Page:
Climate change. We’ve all heard the horror stories: entire cities going under water, destruction of vast croplands, complete extinction of species, terrifying dust storms. These stories— exaggerated as they may seem— hold truth. Climate change is a global issue, arguably the most impactful issue that our generation faces. Carbon emissions, the greatest being carbon dioxide, raise global temperatures by trapping solar energy in the atmosphere and leading to a shrunken water supply, increased incidents of severe weather, changes in food supply, and concerning geographical shifts. The United States and Latin America both play significant yet vastly different roles in the battle against climate change and carbon emissions. Here’s why December’s Paris Climate Summit matters to them, and here’s why it should matter to you.
2015 will be different. Nearly twenty years later, U.S. policy has changed dramatically— this September the United States issued a Joint Presidential Statement on Climate Change with China, building on last November’s historic announcement by President Obama and President Xi of ambitious post 2020 climate targets for both countries. The two powerful nations describe a common vision including two elements to strengthen the ambition of the Paris outcome: firstly that each country’s initial emission targets are merely stepping stones to what needs to be a much more ambitious carbon reduction program and secondly that countries must develop and transition into low-carbon economies.
Meanwhile, Latin America continues to question their climate change motives— these countries have mixed commitments on fighting climate change, and there is no consensus on what actions they should take relative to more developed and highly polluting countries. What is clear, however, are the major implications that the summit will have on Latin American countries, the most significant being how wealthy countries will support developing countries. If the past is any indication, wealthy countries have little desire to financially support developing countries in their battle against carbon emissions—individual countries have been required to take control of their own emission levels. However, climate change is too imminent for nations to continue self-interested policies. Wealthy countries will need to step up if any progress is to be made.
Latin American countries themselves have been making strides: Brazil has reduced deforestation by 70% and kept 3.2 billion tons of carbon dioxide out of the atmosphere by preventing deforestation and burning of trees. Mexico submitted its Intended Nationally Determined Contribution (INDC), proposing to unconditionally reduce its emissions of greenhouse gases by 25% below baseline emissions in 2030. Mining giant Chile is poised to unveil a measure which will include incentives for thermoelectric power plants to lower their emissions of carbon dioxide. Although these measures are important and progressive, the real problem for developing countries is to decide at which point other, competing issues— defense, education, healthcare, economic development— take priority over the environment. Ultimately, developing countries do not have the capacity to effectively combat environmental degradation when government institutions are unstable and unreliable.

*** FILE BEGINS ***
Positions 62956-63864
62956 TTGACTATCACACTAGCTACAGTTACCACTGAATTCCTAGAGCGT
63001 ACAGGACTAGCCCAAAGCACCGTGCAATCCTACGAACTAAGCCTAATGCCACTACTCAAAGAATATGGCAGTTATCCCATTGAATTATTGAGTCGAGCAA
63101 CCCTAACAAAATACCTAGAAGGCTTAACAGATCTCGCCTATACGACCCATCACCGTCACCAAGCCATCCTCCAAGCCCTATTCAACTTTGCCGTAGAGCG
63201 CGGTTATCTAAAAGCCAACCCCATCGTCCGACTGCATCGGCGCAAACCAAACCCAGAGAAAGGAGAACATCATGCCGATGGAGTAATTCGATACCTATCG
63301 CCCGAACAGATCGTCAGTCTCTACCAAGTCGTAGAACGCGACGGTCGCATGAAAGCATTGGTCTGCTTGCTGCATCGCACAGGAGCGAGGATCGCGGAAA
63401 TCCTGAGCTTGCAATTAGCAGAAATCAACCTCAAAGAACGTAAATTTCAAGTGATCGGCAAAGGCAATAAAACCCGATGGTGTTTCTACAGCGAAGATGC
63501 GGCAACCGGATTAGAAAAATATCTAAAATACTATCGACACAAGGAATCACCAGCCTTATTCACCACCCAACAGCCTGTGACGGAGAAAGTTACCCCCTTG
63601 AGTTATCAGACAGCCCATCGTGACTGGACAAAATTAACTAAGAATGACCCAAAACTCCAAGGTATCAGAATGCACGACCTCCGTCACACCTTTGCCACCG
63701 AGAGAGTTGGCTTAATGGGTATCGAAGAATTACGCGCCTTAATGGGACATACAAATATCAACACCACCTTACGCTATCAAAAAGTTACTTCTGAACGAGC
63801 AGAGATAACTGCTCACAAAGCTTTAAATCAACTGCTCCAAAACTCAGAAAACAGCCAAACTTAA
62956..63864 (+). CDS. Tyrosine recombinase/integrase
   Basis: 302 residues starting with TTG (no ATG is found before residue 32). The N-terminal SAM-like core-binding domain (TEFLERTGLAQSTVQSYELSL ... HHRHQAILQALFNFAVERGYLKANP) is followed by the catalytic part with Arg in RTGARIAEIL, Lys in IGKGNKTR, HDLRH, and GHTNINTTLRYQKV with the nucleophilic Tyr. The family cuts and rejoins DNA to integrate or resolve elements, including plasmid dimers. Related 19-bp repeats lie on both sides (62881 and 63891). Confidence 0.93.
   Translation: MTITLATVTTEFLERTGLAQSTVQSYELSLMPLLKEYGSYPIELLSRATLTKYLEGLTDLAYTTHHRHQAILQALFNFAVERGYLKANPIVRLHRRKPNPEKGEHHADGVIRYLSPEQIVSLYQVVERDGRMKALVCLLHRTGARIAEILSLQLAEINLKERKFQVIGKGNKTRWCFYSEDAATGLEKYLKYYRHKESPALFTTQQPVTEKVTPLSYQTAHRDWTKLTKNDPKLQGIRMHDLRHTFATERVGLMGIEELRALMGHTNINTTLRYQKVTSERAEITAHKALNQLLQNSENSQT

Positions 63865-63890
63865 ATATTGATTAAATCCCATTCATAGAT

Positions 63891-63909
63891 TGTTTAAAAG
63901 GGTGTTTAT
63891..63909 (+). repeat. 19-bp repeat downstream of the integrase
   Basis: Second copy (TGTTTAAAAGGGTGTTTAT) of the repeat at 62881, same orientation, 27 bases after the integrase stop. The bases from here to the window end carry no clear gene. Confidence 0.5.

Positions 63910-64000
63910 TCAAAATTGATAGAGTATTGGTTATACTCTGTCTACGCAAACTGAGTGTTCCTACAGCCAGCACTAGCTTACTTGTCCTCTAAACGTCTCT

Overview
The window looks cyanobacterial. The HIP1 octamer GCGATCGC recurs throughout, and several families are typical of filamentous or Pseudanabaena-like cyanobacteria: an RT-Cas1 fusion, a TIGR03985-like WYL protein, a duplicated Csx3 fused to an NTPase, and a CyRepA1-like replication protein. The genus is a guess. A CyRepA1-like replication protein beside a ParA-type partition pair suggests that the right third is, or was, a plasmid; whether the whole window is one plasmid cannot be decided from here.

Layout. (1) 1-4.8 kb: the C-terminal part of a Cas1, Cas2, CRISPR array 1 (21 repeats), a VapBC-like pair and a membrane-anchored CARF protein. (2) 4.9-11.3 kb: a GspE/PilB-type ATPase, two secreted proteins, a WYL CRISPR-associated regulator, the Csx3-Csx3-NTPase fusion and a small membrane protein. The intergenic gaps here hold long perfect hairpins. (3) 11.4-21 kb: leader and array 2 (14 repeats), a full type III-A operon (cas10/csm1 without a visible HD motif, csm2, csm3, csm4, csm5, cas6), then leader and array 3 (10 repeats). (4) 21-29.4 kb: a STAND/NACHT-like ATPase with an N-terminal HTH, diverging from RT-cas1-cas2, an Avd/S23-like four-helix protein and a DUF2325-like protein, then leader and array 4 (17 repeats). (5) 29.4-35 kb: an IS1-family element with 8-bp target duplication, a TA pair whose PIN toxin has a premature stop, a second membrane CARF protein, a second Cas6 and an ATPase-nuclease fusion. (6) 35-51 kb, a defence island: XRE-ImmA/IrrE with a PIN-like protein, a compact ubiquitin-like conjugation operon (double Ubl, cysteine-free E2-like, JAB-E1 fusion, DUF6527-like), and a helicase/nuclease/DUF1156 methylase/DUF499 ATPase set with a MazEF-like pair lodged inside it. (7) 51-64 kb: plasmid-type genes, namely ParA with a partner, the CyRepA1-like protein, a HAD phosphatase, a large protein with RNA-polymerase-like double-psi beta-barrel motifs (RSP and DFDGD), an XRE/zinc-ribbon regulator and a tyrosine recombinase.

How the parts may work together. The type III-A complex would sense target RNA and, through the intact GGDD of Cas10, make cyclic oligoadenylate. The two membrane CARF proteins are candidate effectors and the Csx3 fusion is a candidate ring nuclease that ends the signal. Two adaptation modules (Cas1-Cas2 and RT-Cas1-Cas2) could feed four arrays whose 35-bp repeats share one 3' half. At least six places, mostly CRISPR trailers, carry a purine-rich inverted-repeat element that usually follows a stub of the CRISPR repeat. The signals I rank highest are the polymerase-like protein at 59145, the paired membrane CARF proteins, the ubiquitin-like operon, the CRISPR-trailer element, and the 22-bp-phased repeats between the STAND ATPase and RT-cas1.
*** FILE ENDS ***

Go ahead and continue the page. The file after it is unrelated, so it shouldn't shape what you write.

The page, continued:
Due to this priority jumble, Latin America accounts for only 9.5 percent of global emissions, yet its average per capita emissions are higher than most developing nations and some European countries. Nevertheless, all American countries must take action in reducing emissions regardless of development levels. The United States, along with other developed nations, should be responsible for overseeing the creation and evolution of stable institutions, governments, and opportunities for direct foreign investment in Latin America that private industry and external governments are willing to support. Countries with extreme inequality including Colombia, Chile, Argentina, Brazil, and Peru must grow and strengthen their middle class. With a more stable economic situation, countries will have fewer social tensions and more resources to devote on low-carbon investments in clean energy, sustainable transportation, biodiversity protection, and energy efficiency.
Several other nations have also published their goals for December’s summit. The way we, as individuals and as a global community, react to this growing problem will define the future of our environment, our planet, and the continuation of humanity as we know it. To support further conversation, two approaches have been suggested: the first is that more effort should be made outside of the UN process by engaging cities, local governments, and businesses in lowering emissions.